Business Basics: Which way is the wind blowing?


iS40230486dandelion-blowThere’s an often repeated saying that “strategy should not be created in a vacuum.” That means before you decide on a course of action, it’s best to consider what’s happening around you.

This concept may seem obvious, but I can assure you that very few companies in our industry employ a formal process for conducting external analyses. Some do a decent job of informally assessing what’s going on around them; the rest have blinders on, although they would never admit it. Let’s take a closer look.

External analysis is the process of assessing the world around us to determine trends, threats and opportunities that exist mostly due to circumstances beyond our control. The thought of “assessing the world” may seem like a daunting task, especially for a small business with limited resources. However, it’s possible to do so by learning how to use existing analytical tools. In fact, it’s possible to do so in a comprehensive and logical manner—which is much better than just winging it or following your gut instincts.

A road near my home was under construction last year. The signs went up, the road was closed on one side at a time and, of course, everyone avoided the road the entire time it was being worked on.

When it reopened, I noticed many of the small businesses located on this road had closed down. However, there was a gas station that took advantage of the downtime created by the road construction. It replaced its underground tanks and refurbished the building. When the road was finished, the gas station was enjoying its own grand reopening with an all-new, larger facility.

The gas station owner likely conducted an external analysis well before the road closed. Upon learning about the closing, he or she formulated a plan to not only survive but take advantage of the closing. Apparently, the other business owners were caught off guard by the road closing or couldn’t devise a plan to remain viable.

I recently facilitated a strategic planning retreat for a large, active local service club. Prior to the retreat, the club board arranged a series of town hall-style meetings with special guests who agreed to be panelists so the club could learn more about local and regional issues. This is a great example of the club conducting its own version of external analysis—learning about trends, threats and opportunities. Armed with knowledge, the club made informed decisions at its strategic planning retreat.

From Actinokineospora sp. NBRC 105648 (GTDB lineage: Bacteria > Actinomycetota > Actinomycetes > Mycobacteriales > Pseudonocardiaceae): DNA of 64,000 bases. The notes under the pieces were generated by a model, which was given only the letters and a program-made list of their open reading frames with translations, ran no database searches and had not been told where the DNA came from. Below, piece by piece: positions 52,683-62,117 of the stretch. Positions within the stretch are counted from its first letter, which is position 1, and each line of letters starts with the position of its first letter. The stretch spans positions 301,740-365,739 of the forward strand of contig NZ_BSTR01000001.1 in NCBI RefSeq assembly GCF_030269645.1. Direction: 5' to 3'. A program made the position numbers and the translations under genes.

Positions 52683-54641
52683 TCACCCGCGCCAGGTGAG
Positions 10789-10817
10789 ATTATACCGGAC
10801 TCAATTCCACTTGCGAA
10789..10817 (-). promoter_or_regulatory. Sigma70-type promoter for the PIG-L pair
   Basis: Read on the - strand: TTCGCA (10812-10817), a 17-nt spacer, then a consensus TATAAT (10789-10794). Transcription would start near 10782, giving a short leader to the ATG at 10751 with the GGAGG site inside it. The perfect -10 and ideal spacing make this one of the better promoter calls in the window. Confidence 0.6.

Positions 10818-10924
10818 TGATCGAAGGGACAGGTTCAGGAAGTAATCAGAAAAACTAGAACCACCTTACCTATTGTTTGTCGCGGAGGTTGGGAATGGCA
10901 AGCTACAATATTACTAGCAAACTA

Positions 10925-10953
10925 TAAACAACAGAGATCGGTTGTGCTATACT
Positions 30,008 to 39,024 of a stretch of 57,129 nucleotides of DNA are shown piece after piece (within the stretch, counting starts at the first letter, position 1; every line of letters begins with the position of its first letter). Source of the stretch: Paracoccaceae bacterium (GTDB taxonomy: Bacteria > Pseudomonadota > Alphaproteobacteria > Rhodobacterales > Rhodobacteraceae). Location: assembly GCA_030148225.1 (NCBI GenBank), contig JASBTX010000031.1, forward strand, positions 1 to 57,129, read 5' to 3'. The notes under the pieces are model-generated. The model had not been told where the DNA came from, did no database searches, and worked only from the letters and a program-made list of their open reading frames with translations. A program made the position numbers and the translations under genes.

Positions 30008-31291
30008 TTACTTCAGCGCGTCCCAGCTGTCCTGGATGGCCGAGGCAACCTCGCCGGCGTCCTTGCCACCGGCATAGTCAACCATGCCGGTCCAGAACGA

One tool we use for external analysis in our strategic planning process is called the PESTEL Analysis. PESTEL is an acronym for the following external influences: political, economic, social, technological, environmental and legal. For each influence, ask your team to identify the trends, threats and opportunities that exist, accompanied by at least one possible action step for each item identified. This is exactly what the service club members accomplished in their town hall meetings to gain a deeper understanding of the world around them. In addition to the PESTEL analysis and several other tools, we use the SWOT (strengths, weaknesses, opportunities and threats) format to summarize the best of the best from all other tools.

In addition to using analytical tools, another great way to conduct informal external analysis is by subscribing to great publications like Landscape Management, its social media feeds and newsletters to stay current on news, trends and ideas. Attending industry conferences, actively networking with others in the industry and joining peer groups are other ways to conduct external analyses.

Within the context of a peer group, formal external analysis is possible if the group members agree to embark on this journey. As a facilitator of several peer groups, I’d say this environment is one of the best places to engage in these discussions. Those who join peer groups are often some of the sharpest and most knowledgeable people in the industry. They are well-read, up to speed on trends and developments and have much insight to share.

So, which way is the wind blowing? Do you know? How might the direction of the wind affect you? Do you care? The gas station owner seemed to care. Not sure about the others, but I can tell you the gas station is thriving, but the other businesses are gone.

Photo: ©istock.com/MarinaRazumovskaya

Avatar photo

Phil Harwood

Phil Harwood is a Senior Advisor with Tamarisk Business Advisors. Contact him at phil.harwood@tamariskadvisors.com.

To top
Skip to content